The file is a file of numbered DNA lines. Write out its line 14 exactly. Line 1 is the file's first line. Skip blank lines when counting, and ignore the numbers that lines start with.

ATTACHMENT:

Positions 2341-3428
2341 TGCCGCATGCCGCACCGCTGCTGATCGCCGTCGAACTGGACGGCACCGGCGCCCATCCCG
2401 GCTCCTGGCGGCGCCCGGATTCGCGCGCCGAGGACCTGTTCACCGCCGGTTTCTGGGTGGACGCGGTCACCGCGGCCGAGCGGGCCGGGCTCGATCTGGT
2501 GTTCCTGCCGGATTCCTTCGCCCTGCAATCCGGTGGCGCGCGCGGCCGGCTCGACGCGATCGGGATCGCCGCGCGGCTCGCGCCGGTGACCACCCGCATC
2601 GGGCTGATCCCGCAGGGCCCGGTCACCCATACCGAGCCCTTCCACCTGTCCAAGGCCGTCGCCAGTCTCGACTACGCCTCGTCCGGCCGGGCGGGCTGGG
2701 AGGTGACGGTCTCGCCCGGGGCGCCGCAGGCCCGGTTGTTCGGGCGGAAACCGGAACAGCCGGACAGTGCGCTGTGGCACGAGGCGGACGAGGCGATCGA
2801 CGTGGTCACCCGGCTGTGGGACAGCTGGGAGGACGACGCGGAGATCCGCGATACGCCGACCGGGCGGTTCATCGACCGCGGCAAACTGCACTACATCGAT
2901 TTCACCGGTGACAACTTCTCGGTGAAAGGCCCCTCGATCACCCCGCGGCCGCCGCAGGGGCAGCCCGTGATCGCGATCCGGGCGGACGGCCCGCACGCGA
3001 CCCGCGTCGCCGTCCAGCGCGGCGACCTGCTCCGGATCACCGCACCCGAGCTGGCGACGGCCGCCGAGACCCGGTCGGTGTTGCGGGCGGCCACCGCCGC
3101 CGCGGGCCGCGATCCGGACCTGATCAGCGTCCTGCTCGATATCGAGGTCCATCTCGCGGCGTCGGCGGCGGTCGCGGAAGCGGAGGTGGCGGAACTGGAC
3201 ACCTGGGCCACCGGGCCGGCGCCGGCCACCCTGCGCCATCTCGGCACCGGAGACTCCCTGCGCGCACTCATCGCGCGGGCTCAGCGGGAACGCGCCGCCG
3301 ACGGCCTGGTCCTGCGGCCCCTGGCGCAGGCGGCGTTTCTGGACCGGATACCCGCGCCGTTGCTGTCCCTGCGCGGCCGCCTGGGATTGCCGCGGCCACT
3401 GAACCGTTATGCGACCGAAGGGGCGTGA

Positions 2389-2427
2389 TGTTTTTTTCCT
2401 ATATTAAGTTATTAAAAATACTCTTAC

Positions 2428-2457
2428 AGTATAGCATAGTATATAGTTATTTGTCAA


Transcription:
Positions 2389-2427